Hebrews 6:19

View from the boat

2000 year old boat, excavated from the Sea of Galilee

Jumping for joy at the Jordan River

Beit Shean


The Dead seen from the bus


Moon rise over the Dead Sea

The Baby is 15: This One's For Him

You've done it.  My boy has gone and turned 15, had another birthday and grown a few inches taller.  Five to be exact.  You're catching up to Dad.  Reminding me of your height at every opportunity.  Picking me up bending down when you give me my morning hug.  Tall and more man like than baby.  Shaving for the first time this year.  Camping out alone in the woods.  Landing a job at the local rock climbing gym.  That story is one for the books.  You were being you and helping a younger than you kiddo.  Your kindness was noticed and the next thing you know the  manager was handing you an application and scheduling an interview for you.  Well done.  That is character shining through.  This summer you were baptized.  In a lake at JAM camp.  An opportunity was given to you for a tryout with Sporting KC youth academy in Kansas City.  We spent almost a week there while you trained with the team, walked the locker room and stretched in the weight room.  Experiencing all the amenities of a top notch program.  In the end there wasn't an opening to be filled by you on the squad but you held your head high and allowed the experience to motivate and spur you on.  I'd be lying if I said my Mama's heart didn't feel that defeat every bit as deep.  I see you come alive on that pitch.  Leading and encouraging.  Learning.  I saw loads of that while you played your first season with Middle TN Fire.  Whenever I saw your teammates huddled with arms draped over each other's shoulders I knew you were learning a lesson far more important than any footie match could teach you.  I'm grateful for those moments.  Those boys that lead and taught you.  New friendships have been made in this last year.  You joined a new youth group, began a new discipleship relationship and started high school.  Still home schooling, for now.  Still training in the mornings, only now you drive away with a friend often times.  There are moments when I can not wrap my brain around that one.  You learned some magic tricks this year and at every family gathering you would perform for us.  Cards, straws, coins, you name it and it became a prop for your slide of hands.  I even considered giving you school credit for your newly learned skills.  Mostly due to the amount of time you invested in learning said tricks.  You also traveled to Cali for your week with Poppi and Nani, where you spent the week surfing, deep sea fishing and making memories with family.  14 was a big year for you.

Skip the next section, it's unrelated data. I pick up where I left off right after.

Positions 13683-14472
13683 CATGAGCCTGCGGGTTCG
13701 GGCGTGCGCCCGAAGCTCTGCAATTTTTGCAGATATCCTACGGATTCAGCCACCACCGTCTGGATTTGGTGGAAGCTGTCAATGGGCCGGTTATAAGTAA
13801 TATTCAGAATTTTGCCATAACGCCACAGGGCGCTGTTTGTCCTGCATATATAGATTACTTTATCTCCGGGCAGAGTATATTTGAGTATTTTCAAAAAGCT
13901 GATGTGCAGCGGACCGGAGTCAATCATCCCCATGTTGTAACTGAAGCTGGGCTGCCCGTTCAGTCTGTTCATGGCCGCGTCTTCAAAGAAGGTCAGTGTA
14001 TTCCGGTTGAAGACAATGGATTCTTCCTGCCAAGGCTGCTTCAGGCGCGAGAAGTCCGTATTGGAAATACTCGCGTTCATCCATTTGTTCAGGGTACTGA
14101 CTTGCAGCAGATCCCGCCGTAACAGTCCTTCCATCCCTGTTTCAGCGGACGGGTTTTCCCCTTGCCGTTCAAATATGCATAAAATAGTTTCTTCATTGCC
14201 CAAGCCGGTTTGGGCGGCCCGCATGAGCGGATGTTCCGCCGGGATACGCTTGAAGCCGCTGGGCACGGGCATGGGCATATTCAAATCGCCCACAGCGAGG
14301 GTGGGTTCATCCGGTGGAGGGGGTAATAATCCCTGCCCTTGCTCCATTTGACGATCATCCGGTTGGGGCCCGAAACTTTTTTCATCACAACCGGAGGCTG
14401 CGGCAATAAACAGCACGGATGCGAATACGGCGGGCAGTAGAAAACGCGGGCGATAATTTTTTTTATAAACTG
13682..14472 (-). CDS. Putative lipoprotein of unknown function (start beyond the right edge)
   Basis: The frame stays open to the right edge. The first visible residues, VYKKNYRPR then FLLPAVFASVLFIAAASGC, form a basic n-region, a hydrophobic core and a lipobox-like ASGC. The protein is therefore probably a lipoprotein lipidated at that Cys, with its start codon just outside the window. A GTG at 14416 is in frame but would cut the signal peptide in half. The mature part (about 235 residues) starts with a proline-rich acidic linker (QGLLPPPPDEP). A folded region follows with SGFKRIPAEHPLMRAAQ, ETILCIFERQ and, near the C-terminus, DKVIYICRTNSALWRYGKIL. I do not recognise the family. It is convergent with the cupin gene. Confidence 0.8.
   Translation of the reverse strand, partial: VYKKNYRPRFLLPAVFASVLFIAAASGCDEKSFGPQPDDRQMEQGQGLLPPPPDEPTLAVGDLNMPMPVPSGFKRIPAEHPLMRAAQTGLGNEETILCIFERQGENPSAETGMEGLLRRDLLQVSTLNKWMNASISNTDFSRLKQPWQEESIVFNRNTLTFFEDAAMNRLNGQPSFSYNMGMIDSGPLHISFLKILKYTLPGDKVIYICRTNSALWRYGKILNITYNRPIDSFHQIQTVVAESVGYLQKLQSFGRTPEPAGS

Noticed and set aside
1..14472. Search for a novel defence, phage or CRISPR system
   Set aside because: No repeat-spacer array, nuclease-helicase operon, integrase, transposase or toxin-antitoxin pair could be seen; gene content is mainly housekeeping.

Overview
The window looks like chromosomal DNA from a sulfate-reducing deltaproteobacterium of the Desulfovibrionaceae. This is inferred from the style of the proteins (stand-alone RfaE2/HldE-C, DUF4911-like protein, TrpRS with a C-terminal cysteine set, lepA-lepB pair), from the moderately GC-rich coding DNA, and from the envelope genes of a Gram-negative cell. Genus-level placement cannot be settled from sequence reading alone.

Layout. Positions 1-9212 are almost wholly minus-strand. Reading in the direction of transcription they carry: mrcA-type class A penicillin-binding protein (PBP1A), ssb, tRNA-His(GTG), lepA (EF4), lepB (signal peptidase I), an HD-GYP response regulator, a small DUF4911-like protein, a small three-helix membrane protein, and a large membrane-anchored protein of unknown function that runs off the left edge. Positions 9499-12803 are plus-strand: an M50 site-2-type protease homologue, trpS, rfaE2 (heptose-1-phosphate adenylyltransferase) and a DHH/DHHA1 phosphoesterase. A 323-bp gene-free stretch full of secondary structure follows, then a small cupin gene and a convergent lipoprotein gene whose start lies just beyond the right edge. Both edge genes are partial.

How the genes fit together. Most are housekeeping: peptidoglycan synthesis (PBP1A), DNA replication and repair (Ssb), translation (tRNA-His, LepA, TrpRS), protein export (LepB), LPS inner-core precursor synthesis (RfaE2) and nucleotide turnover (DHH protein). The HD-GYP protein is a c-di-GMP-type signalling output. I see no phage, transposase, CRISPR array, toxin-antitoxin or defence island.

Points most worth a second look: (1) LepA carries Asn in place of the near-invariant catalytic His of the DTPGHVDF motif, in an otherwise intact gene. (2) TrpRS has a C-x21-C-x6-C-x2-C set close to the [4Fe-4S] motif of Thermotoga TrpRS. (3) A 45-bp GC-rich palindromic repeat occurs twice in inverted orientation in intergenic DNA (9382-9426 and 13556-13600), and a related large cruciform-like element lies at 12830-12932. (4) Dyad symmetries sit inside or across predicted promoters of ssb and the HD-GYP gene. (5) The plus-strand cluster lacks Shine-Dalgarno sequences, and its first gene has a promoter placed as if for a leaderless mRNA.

Baptism with Pastor Travis- Summer 2016

On the pitch in Savannah, GA - Fall 2016

And yet, you are still just as tender hearted and silly as ever.  Thing 4, I pray this year of 15 is full of hope and wonder.  Adventures rooted in Jesus and chasing hard after His call on your life.  I pray for humility, you do know that is the mark of the best kind of leader.  I pray for love, big and bold and an attitude of gratitude for this one precious life you've been given.  I say it every year, it is a holy privilege to be your Mama.  Truly.  Fifteen holds so much for you, I believe that.  Let's walk this journey together. Sharing.  Communicating.  Laughing.  Finding the magic in the everyday and being present together.  Praying big prayers.  Standing in the messy and hard side by side, finding strength in Jesus.  You don't always like our reasons or answers but I promise there is reasoning behind it all.  Especially the "no's".  Our words hold weight and when we speak them I pray they bring life to you.  Encouragement.  Courage.  You are stepping into man-hood.  I pray that you understand the meaning of that.  You have had some great examples to witness.  I pray you know that it is healthy to cry.    Healthy to feel deeply.  Healthy to allow others to see that in you.   I pray that you live out Jesus' definition of man and not the worlds.  I pray fervently for your future.  For the responsibilities you have now and those that lie ahead.  I pray that you understand the value of every person you encounter.  I pray you know how to say no and when to say yes and you respect others' decisions for the same.  I pray that you bring peace and unity to your generation.  I pray that your strength continues to flow from the Holy Spirit within you.  I pray and prophetically speak discernment and wisdom to fill you.  At all times.  I pray for forgiveness and grace for you.  I pray that when you make a mistake you admit it.  When you fail, you remember that it is just the beginning.  And I pray your ears are open and your mouth closed when necessary.  I pray this year of 15 is remarkable in an unforgettable way, Thing 4.  I love you so much more than you know.